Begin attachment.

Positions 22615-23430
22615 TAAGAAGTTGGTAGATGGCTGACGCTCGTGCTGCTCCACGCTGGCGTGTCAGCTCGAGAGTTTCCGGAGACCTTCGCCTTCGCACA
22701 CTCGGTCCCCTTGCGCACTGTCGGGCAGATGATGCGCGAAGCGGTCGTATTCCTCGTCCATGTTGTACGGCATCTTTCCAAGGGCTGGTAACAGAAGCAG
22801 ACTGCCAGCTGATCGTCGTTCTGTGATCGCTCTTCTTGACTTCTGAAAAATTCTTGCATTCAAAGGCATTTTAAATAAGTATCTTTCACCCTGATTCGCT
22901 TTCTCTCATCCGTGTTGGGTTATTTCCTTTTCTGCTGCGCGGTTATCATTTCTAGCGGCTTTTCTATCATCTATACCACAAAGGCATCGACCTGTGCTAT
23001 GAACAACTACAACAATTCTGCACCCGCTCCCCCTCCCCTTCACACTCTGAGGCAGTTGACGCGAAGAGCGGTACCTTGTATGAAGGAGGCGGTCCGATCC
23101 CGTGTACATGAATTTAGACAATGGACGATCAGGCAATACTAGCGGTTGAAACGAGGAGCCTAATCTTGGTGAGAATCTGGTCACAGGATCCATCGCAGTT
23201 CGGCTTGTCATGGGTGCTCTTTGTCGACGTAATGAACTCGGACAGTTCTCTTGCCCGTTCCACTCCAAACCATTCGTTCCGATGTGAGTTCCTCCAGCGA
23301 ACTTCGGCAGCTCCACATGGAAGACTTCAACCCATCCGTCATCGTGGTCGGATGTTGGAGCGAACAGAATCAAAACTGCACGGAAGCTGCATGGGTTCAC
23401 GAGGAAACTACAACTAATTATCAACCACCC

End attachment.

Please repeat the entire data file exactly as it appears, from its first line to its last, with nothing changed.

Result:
Positions 22615-23430
22615 TAAGAAGTTGGTAGATGGCTGACGCTCGTGCTGCTCCACGCTGGCGTGTCAGCTCGAGAGTTTCCGGAGACCTTCGCCTTCGCACA
22701 CTCGGTCCCCTTGCGCACTGTCGGGCAGATGATGCGCGAAGCGGTCGTATTCCTCGTCCATGTTGTACGGCATCTTTCCAAGGGCTGGTAACAGAAGCAG
22801 ACTGCCAGCTGATCGTCGTTCTGTGATCGCTCTTCTTGACTTCTGAAAAATTCTTGCATTCAAAGGCATTTTAAATAAGTATCTTTCACCCTGATTCGCT
22901 TTCTCTCATCCGTGTTGGGTTATTTCCTTTTCTGCTGCGCGGTTATCATTTCTAGCGGCTTTTCTATCATCTATACCACAAAGGCATCGACCTGTGCTAT
23001 GAACAACTACAACAATTCTGCACCCGCTCCCCCTCCCCTTCACACTCTGAGGCAGTTGACGCGAAGAGCGGTACCTTGTATGAAGGAGGCGGTCCGATCC
23101 CGTGTACATGAATTTAGACAATGGACGATCAGGCAATACTAGCGGTTGAAACGAGGAGCCTAATCTTGGTGAGAATCTGGTCACAGGATCCATCGCAGTT
23201 CGGCTTGTCATGGGTGCTCTTTGTCGACGTAATGAACTCGGACAGTTCTCTTGCCCGTTCCACTCCAAACCATTCGTTCCGATGTGAGTTCCTCCAGCGA
23301 ACTTCGGCAGCTCCACATGGAAGACTTCAACCCATCCGTCATCGTGGTCGGATGTTGGAGCGAACAGAATCAAAACTGCACGGAAGCTGCATGGGTTCAC
23401 GAGGAAACTACAACTAATTATCAACCACCC